The best Garmin watches are wonderful specialist tools. They’re great for any active person, especially endurance athletes.
They’re great for swimmers, cyclists, runners, and triathletes, giving you extremely accurate metrics designed to help improve your performance at every level. They also really shine on hikes and trail runs, where GPS tools like elevation warnings and TracBack, which allows you to follow your route back to the start, can be used to full advantage.
In addition to this, Garmin watches offer heart rate zone technology, some of the most advanced sleep tracking to be found on your wrist, and all the usual smartwatch bells and whistles such as notification functionality. This truly does make them some of the best all-around fitness watches on the market right now.
However, if you’ve ever tried to use the sets and reps tool in Garmin’s strength training mode, you’ll know there’s always room for improvement.
I first tried this with the Garmin Enduro. In strength training mode, not only is your watch able to record heart rate and calories burned, but you can also monitor your splits between sets and recovery. Pressing the “up” button to start a set, the watch should monitor how many reps you do based on the movement of your arms.
In the Garmin Connect app, you can see a record of your exercises performed, the sets and reps, including the muscle groups you worked. You can also design or select pre-designed workouts to run through. So far, so good on paper.
In practice, it’s a hot mess. The in-built technology consistently failed to record the right number of reps for me. Once I was aware my watch was missing the mark, my eye was consistently drawn to it all throughout my set, to ensure it was recording it correctly.
Then my form vanished, as I was thinking more about my watch than I was about my exercises. Then, I spent my rest periods using the watch’s up and down buttons to manually adjust the right number of reps for that particular set.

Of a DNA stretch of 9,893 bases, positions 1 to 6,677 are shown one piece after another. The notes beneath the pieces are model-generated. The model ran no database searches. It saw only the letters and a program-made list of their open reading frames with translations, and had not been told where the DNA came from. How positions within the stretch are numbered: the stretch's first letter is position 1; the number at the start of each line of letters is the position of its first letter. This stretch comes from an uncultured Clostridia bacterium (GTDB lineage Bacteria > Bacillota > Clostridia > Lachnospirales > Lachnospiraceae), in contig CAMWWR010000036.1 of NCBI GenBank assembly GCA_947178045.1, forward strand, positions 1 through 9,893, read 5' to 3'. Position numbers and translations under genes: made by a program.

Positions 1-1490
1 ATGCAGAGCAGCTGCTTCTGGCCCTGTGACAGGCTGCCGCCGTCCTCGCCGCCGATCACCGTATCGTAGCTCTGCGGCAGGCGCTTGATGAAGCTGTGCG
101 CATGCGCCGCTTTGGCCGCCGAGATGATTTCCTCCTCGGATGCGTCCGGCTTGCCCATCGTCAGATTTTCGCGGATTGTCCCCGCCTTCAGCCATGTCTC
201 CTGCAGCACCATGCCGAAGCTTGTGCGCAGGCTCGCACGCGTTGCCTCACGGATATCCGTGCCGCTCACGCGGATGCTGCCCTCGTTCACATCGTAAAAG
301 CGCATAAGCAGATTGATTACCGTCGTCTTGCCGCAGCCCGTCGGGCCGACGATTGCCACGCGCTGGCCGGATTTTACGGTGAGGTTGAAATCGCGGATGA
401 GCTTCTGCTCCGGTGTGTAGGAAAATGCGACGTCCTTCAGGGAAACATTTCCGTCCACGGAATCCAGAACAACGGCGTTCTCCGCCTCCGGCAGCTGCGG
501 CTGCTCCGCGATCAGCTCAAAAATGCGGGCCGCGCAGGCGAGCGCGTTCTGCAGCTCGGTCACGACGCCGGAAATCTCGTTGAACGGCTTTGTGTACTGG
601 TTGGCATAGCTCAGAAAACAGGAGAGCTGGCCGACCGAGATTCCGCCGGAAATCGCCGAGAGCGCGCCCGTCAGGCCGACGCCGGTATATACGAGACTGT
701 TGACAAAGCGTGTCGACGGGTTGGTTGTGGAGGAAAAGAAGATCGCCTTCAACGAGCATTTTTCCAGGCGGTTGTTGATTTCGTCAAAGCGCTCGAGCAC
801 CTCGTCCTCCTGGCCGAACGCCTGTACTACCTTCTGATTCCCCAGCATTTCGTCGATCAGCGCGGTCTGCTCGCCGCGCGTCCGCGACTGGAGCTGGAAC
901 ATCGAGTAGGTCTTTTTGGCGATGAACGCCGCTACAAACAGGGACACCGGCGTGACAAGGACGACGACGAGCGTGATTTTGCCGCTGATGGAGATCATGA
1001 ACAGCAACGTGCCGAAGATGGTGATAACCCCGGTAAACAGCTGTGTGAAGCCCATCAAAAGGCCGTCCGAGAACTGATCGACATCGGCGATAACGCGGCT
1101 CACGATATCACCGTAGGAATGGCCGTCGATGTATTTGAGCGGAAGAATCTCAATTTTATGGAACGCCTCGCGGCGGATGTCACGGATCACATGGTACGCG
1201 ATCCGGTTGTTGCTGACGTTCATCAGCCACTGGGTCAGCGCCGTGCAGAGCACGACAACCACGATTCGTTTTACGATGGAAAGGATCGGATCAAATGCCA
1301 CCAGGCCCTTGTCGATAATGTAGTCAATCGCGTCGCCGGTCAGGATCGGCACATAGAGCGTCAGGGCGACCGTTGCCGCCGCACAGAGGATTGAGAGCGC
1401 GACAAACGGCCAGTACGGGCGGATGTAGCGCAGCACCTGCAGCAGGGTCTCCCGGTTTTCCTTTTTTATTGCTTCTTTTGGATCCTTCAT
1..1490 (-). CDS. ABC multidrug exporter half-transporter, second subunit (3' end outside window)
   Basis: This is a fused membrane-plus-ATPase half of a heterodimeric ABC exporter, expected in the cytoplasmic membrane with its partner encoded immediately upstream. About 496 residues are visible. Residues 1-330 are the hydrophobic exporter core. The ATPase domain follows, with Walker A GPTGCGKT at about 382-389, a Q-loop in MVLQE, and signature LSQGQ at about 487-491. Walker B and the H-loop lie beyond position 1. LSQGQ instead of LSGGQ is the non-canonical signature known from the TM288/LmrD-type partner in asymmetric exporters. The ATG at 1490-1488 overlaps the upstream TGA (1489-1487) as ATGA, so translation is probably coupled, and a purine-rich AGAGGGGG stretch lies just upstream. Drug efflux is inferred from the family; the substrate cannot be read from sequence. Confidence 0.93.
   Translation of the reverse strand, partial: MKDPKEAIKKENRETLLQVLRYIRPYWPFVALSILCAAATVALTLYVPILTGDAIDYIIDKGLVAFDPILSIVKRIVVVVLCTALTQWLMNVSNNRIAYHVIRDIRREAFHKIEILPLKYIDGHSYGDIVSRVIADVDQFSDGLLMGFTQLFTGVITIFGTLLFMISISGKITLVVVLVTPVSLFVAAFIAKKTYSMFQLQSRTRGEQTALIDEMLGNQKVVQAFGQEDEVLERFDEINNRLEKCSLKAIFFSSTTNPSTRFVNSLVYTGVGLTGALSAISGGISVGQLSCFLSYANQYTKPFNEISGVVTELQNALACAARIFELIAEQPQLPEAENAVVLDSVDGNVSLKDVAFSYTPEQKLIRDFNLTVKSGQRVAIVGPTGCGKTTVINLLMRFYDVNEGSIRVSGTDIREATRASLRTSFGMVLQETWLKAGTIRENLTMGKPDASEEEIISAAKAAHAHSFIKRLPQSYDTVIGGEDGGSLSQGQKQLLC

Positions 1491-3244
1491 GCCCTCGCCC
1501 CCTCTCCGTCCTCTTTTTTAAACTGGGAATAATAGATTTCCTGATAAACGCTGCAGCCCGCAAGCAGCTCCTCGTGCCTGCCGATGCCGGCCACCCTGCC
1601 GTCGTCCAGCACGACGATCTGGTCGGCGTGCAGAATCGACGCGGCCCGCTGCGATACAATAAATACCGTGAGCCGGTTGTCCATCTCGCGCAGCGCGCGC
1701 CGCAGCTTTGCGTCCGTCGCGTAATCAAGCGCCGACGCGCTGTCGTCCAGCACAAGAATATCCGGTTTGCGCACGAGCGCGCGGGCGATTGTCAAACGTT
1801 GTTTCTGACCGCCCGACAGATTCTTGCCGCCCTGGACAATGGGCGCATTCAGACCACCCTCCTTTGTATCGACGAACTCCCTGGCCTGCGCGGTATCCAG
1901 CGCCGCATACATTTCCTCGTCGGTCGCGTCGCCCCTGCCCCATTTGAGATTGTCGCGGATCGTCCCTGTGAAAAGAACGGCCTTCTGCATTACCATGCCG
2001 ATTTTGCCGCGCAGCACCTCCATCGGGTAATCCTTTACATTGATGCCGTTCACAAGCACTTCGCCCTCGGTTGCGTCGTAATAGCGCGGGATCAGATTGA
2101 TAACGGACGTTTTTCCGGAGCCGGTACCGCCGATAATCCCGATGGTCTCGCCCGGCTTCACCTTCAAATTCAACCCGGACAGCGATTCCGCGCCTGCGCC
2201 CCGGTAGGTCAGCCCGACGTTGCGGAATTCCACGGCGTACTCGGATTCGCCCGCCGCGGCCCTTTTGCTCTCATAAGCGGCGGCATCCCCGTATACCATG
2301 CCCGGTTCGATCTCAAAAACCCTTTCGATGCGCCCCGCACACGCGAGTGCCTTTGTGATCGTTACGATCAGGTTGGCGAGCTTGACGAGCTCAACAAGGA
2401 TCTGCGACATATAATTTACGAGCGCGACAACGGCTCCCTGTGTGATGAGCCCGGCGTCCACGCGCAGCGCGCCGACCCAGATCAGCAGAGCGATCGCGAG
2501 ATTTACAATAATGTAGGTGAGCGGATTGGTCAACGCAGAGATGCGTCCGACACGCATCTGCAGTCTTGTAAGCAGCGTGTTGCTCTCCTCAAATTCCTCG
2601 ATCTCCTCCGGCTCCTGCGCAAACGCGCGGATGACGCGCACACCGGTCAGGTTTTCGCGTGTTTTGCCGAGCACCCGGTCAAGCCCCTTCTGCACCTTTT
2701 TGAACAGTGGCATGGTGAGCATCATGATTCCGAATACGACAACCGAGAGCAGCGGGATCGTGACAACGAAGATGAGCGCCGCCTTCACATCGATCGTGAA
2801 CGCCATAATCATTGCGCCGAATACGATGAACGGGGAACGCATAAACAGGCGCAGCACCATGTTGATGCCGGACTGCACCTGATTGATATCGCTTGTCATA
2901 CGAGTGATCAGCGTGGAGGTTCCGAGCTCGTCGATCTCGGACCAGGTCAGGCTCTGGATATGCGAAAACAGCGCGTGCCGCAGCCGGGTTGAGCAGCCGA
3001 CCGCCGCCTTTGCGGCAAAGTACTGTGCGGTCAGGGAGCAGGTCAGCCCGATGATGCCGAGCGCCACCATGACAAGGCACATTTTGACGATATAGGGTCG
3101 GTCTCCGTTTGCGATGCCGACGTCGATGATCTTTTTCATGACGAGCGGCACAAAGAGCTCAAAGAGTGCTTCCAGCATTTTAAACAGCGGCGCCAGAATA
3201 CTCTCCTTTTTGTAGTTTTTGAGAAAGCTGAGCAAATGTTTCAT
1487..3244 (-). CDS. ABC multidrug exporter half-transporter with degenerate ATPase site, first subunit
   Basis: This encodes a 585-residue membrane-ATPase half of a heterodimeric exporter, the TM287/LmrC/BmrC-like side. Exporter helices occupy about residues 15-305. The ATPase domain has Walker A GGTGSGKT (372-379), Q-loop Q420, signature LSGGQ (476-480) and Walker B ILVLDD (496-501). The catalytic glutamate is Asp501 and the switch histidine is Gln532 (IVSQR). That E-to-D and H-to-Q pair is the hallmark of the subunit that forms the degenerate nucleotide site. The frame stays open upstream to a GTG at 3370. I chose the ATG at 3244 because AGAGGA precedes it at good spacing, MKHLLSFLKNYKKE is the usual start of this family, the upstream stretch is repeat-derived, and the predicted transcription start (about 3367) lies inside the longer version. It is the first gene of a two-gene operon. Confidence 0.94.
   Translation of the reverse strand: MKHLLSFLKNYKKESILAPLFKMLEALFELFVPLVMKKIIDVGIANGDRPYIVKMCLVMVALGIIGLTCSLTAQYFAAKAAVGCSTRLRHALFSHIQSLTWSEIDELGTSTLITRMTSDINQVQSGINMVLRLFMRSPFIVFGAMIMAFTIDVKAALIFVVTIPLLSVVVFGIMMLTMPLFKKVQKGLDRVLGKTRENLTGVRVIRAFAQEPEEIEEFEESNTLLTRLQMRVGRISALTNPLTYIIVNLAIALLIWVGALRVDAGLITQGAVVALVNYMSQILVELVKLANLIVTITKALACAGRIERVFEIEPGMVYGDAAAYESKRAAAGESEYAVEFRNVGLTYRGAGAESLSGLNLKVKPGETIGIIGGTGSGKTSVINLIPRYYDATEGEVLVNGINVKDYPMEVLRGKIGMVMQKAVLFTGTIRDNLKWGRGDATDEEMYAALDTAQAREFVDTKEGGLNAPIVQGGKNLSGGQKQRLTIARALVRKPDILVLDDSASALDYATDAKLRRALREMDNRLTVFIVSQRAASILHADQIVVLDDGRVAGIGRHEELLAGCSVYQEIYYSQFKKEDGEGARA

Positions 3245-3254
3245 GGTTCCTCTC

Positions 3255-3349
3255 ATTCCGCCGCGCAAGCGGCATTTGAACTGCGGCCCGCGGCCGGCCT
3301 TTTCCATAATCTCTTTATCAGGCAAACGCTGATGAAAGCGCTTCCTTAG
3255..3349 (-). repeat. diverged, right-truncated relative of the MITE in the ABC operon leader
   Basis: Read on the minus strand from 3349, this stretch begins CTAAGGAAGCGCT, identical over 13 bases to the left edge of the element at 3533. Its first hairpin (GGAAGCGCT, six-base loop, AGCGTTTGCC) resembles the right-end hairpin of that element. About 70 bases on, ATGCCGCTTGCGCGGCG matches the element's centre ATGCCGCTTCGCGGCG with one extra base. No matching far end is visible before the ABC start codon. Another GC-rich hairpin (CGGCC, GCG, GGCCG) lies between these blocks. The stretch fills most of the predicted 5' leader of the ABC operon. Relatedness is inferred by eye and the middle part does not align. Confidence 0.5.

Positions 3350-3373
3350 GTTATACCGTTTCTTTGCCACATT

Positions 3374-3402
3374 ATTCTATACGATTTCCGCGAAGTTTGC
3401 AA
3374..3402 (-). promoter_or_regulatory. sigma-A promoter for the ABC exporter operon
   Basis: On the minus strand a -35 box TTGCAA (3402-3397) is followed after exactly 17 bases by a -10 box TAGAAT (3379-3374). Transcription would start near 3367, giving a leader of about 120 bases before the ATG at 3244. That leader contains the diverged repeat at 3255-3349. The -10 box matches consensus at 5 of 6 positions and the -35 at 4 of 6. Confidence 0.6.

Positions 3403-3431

Fiddling with the arrow buttons each time to get the rep counter back up to eight was a frustrating experience. It didn’t make it better that this happened on a subsequent workout too. It made me so frustrated that I’ve avoided using the feature ever since.
When I run with a Garmin, it’s a pleasure, and my eye isn’t always on my watch because I have such faith in its metrics. There’s a reason they are consistently high on our best running watch lists. If I need to check my GPS or running route, I can, otherwise, it simply offers me an update on my progress every mile. In the gym, I’ve found myself more than once constantly fussing and fretting with my watch’s inability to do what I could have done on the Notes app on my phone – or even better, with a pen and paper training notebook.
I get why Garmin refuses to let the training mode die. Garmin Connect should be your one-stop-shop for your entire health and fitness journey, allowing you to track your water and calorie consumption, sleep, holistic health, and other workouts as well as your runs and rides. The more time you spend on Garmin Connect, the more complete the experience is supposed to be. But in the process of trying to do it all, small parts of this ecosystem can make for a frustrating experience.
I’d be fine with paring down the sets and reps functions of the strength training features. I don’t need Garmin Connect to show me a heat map of the human body to tell me those bench press sets I just did worked my chest. I chose to do the bench press for that very reason. Anyone taking advantage of Garmin’s advanced metrics (i.e. the people spending upwards of $600 or £500 on a fitness wearable) can be assumed to have this basic knowledge. And I certainly don’t need to be manually readjusting the sets and reps counter on my watch five times during a 50-minute gym session.
I love the smart functionality Garmin is able to bring to endurance exercise, and the rep counter functionality works great elsewhere: I love seeing the stroke counter tick up during a swim, for example. But for whatever reason, the strength training mode just doesn’t fly, and it makes me want to crush my very expensive watch with the nearest dumbbell.
I can’t help but wonder if, by removing this feature from watches in future, Garmin might be able to squeeze a different feature in there which actually adds to the experience of using the watch in a positive way. For smart strength, perhaps we need something like the Peloton Guide.